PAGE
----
Special considerations related to COVID-19:

  • If temperature screening of employees and/or visitors is part of your safety program, be sure the temperature taker is trained and protected from exposure with the proper PPE.
  • Cloth face coverings are not PPE. However, they are intended to reduce the spread of potentially infectious respiratory droplets from the wearer to others. Since they are not considered PPE the employer doesn’t have to pay for them, however, it is a smart move and reassuring message to employees. OSHA has taken the position that the General Duty Clause, Section 5(a)(1), may require employers to provide such masks as they are a feasible means of abatement in a control plan. Moreover, some state and/or local governments are not only requiring employees to wear face coverings at work but are also requiring employers to provide the cloth masks.

    For more information, review OSHA’s recent Q & A on face coverings.

  • When employers require employees to wear masks, there should be specific written regulations about when they must be worn, how to care for them, what medical or other protected reasons are valid exceptions, and what are the consequences if employees decline to wear them and do not meet the exception criteria. Training also is a good idea so employees can understand they do not substitute for social distancing or other administrative controls.
  • Employers must also be aware of situations where mask wearing can make it harder to breathe and do not in themselves create a hazard. For example, the California Department of Industrial Relations, in issuing its annual summer notice to employers on heat illness prevention noted, “Employers should be aware that wearing face coverings can make it more difficult to breathe and harder for a worker to cool off, so additional breaks may be needed to prevent overheating. Workers should have face coverings at all times, but they should be removed in outdoor high heat conditions to help prevent overheating as long as physical distancing can be maintained.”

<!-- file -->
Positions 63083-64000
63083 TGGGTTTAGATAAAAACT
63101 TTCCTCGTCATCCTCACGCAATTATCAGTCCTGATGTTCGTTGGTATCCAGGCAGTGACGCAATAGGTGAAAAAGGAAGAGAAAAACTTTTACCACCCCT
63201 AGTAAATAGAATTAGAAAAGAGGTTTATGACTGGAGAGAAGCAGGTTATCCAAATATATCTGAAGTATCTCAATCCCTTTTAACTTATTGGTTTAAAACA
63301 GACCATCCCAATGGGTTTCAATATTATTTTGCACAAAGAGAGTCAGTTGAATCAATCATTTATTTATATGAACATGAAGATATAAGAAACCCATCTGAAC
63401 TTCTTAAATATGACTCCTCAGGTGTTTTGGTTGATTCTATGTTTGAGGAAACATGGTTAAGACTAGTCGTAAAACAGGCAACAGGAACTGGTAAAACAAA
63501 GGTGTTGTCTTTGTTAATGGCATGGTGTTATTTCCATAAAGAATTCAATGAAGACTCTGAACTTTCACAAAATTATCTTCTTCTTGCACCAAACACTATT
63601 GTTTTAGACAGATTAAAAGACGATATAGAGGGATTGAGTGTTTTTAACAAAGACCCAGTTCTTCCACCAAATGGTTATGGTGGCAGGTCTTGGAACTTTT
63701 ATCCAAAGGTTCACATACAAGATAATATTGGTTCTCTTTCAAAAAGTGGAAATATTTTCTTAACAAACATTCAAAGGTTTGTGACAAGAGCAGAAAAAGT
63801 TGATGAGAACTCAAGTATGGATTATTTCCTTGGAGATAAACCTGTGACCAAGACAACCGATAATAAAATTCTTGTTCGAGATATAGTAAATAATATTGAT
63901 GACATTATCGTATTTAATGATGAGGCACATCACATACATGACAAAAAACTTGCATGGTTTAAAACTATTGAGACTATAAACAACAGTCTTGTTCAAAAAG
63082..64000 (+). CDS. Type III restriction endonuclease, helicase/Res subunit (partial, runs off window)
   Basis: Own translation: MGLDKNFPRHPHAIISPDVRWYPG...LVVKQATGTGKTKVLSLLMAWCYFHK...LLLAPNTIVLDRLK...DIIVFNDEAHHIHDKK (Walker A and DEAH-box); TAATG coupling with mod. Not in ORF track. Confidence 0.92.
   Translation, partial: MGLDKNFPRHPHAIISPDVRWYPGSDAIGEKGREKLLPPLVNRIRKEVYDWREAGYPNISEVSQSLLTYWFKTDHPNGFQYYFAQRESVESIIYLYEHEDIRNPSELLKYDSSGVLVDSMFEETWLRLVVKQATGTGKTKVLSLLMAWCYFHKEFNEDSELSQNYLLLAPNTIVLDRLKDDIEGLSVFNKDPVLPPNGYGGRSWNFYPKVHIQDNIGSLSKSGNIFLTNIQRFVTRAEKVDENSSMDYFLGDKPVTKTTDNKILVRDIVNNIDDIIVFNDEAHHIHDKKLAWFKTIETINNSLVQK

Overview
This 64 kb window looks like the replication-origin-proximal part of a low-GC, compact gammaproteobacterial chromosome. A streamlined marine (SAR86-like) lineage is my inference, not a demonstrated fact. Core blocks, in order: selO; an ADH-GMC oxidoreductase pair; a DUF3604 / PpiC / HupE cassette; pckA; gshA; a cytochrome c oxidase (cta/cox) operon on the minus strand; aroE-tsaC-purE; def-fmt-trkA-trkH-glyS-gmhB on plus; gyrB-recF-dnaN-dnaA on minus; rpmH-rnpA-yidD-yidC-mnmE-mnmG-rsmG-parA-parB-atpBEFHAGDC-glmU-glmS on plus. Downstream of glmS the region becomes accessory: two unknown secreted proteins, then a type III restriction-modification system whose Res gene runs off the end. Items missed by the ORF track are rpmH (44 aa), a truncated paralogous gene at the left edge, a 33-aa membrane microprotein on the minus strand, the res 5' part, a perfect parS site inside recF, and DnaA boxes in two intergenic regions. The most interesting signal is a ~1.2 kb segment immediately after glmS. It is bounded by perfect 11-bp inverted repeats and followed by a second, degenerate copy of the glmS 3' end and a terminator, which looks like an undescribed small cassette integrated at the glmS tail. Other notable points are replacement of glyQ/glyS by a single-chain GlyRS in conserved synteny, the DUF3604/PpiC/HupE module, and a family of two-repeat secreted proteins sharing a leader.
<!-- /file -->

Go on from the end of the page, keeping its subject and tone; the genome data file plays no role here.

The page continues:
• N95 masks are considered respirators and if required in the workplace are subject to significant regulatory obligations under 1910.14. However, if an employee brings their own N95 or similar filtering facemask, they should be allowed to voluntarily wear them. The only regulatory burden is to provide the employee Appendix D of 1910.134. It is recommended that other types of respirators such as half-and-full-face, tight-fitting respirators, and PAPR’s be prohibited.
  • In March and April, OSHA issued temporary enforcement memoranda on relaxing respiratory protection enforcement.
  • Some employers have opted to make gloves available to workers, particularly those in work settings where employees are frequently touching the same surfaces or objects. Gloves should cover the entire hand, up to the wrist and employees need to be instructed on the proper way to remove clothes to ensure that it does not cause contamination.

What type of PPE is best for your workplace?

OSHA’s Guidance on Preparing Workplaces for COVID-19 identifies PPE requirements based on four risk categories of worker exposure to COVID-19. Workers in the very high-risk exposure level, such as healthcare, laboratory, and morgue workers are likely to need to wear gloves, a gown, a face shield or goggles and either a face mask or a respirator. Workers who interact with known or suspected COVID-19 patients should wear a respirator. The same PPE use is recommended for workers in the high exposure risk category, including healthcare delivery and support staff, medical transport workers, and mortuary worker.